CAST: Jared Leto, Matt Smith, Adria Arjona, Jared Harris, Al Madrigal, Tyrese Gibson, Joseph Esson, Michael Keaton, Corey Johnson
RUNNING TIME: 108 mins
BASICALLY…: In an attempt to find a cure for his rare illness, Dr. Michael Morbius (Leto) gains supernatural, but deadly, new powers…
NOW FOR THE REVIEW…
With the massive box office success of Spider-Man: No Way Home proving that everyone still loves Marvel’s web-crawling superhero (especially when there’s three of them on-screen at the same time), it appears that Sony is now more emboldened than ever to reignite its own Spider-centric cinematic universe, after the disastrous first attempt during its aborted The Amazing Spider-Man series. So far, Sony’s Spider-Man Universe – as it now appears to be officially called – has produced two financially-successful Venom movies, with new ones about other Spider-Man villains like Kraven the Hunter, Madame Web and the Sinister Six all in development, but arguably its biggest test to date comes with Morbius, a film about one of Spidey’s adversaries who isn’t as well-known as Venom, but still highly-regarded enough in the comics to be given his own solo outing, as part of Sony’s attempt to branch out its web-slinging rogues’ gallery.
Unfortunately, Morbius has more in common with another failed cinematic universe, the now-infamous Dark Universe which conked out after one disastrous Tom Cruise-led Mummy reboot, for this oddly lifeless studio mandate feels like it was recycled from a script intended for that universe’s version of Dracula – but it still isn’t good enough to justify reinventing, or in this case introducing, the legend in such a way.
The film follows Dr. Michael Morbius (Jared Leto), a world-renowned physician who has dedicated his life to finding a cure from a rare genetic disease he has suffered from all his life. Hope comes from an experimental serum crafted from the blood of bats, but upon testing it upon himself Morbius suddenly transforms into a vampiric monster with a number of powers, from physical strength to echolocation, but also the need to feast on human blood. Now, Morbius must find a way to keep his deadly powers under control, which proves difficult when his lifelong friend Milo (Matt Smith) gets hold of the serum and begins preying on civilians for their blood.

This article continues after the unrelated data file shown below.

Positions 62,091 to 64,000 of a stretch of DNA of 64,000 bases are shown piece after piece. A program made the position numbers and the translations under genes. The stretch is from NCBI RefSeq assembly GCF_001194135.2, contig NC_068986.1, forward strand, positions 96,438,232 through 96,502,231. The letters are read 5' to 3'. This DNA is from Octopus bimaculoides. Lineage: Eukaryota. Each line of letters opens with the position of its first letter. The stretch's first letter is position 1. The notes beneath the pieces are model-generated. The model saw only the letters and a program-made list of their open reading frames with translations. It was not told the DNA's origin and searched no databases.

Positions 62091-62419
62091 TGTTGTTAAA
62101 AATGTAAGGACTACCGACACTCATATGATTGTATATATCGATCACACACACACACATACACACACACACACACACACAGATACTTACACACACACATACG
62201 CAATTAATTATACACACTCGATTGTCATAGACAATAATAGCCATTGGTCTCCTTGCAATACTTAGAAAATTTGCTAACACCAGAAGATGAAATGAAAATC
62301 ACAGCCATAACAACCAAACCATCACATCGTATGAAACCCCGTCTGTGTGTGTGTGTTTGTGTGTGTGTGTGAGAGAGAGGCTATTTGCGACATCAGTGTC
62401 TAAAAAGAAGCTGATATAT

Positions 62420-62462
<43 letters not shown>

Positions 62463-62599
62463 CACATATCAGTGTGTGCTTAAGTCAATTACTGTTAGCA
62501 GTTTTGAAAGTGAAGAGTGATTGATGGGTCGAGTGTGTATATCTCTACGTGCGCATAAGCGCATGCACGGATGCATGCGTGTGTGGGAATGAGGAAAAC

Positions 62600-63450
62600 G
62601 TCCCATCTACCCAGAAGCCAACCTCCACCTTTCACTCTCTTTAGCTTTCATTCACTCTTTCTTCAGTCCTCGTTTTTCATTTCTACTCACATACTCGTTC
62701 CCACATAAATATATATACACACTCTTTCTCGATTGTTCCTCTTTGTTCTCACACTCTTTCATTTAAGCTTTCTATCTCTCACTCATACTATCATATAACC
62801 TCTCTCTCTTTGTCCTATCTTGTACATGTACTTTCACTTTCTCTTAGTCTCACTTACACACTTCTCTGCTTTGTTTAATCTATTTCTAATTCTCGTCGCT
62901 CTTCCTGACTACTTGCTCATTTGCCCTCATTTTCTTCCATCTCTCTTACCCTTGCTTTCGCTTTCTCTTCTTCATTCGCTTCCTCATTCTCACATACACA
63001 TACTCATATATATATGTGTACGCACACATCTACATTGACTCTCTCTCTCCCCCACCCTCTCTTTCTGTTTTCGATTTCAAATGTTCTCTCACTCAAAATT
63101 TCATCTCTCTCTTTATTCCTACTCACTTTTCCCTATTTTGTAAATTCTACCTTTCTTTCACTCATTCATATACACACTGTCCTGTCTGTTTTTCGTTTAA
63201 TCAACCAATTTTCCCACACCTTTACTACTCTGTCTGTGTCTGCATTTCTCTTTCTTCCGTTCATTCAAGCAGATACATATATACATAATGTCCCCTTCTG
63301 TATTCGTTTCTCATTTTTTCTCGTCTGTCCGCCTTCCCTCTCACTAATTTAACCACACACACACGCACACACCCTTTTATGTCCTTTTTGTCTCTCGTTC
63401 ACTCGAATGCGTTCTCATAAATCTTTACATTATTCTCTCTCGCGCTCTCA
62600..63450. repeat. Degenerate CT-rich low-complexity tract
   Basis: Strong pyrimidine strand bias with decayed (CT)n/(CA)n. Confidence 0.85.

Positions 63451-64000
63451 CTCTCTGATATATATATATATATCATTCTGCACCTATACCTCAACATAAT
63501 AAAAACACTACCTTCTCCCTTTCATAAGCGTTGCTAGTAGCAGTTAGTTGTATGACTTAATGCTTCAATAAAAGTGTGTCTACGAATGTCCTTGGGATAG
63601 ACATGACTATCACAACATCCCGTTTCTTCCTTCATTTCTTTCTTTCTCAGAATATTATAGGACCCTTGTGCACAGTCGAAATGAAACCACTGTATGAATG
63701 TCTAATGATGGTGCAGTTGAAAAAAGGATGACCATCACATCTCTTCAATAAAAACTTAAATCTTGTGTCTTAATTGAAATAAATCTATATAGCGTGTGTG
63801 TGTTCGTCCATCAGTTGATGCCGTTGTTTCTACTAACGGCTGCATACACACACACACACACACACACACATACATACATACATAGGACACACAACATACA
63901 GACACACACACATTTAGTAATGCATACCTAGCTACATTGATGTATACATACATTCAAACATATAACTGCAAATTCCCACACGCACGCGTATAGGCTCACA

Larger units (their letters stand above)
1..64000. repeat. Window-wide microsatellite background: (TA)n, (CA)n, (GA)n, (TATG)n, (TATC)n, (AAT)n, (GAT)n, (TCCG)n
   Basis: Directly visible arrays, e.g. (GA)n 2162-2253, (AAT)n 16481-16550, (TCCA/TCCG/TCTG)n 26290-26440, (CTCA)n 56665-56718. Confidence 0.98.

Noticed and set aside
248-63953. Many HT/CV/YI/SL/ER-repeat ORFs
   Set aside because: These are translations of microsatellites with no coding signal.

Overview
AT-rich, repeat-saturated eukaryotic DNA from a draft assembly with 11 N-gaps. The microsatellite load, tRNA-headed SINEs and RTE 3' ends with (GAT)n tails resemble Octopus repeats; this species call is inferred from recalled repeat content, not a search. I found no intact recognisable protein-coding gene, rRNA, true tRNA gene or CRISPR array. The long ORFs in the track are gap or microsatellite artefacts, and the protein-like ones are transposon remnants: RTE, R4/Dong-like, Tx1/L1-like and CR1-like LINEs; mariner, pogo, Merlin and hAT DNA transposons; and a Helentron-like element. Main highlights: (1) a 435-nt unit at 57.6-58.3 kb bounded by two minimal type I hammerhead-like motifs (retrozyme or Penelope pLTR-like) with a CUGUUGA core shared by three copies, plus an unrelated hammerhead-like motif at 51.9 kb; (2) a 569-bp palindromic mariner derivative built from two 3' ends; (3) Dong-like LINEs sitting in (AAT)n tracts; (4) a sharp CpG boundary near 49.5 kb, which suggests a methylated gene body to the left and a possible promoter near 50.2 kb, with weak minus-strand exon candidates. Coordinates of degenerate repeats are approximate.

Clearly wanting to be this Jekyll and Hyde story but lacking the nuance or complexity to really give itself any kind of depth, Morbius is a film that you can blatantly tell was tampered with a lot during post-production to rid it of its teeth. For one, a number of scenes from the trailers – the first one dating all the way back to January 2020 – aren’t even in the final theatrical movie, heavily implying that there is probably a whole other movie’s worth of unused footage just sitting there on a USB drive somewhere on the Sony studio lot (though I don’t like the odds of there being a Snyder Cut-esque version in the future). What remains is a lack of consistency in the editing, which frequently skips back and forth between scenes (no matter when in the film’s timeline they may be taking place) to hide the fact that so much appears to be missing. Important details are instead relayed through clunky – and clearly ADR’d – exposition dumps, such as the numerous scientific achievements that Morbius has made throughout his apparently successful career, and even the inconsistent number of powers that the good doctor acquires after becoming the monstrous vampire. The film’s action sequences, most of which are already marred by aggressive and incomprehensible CGI, are unforgivably bloodless, which is pretty bad for a film where human blood forms an important role in the story, with people’s throats being slit but absolutely nothing gushing out, and others have their stomachs sliced with only what appears to be black goo drenching their clothes instead of the actual stuff, all in the name of needlessly trimming it down for a PG-13 rating (in the States, anyway; it’s a 15 over here, which makes the lack of bloodshed even more noticeable).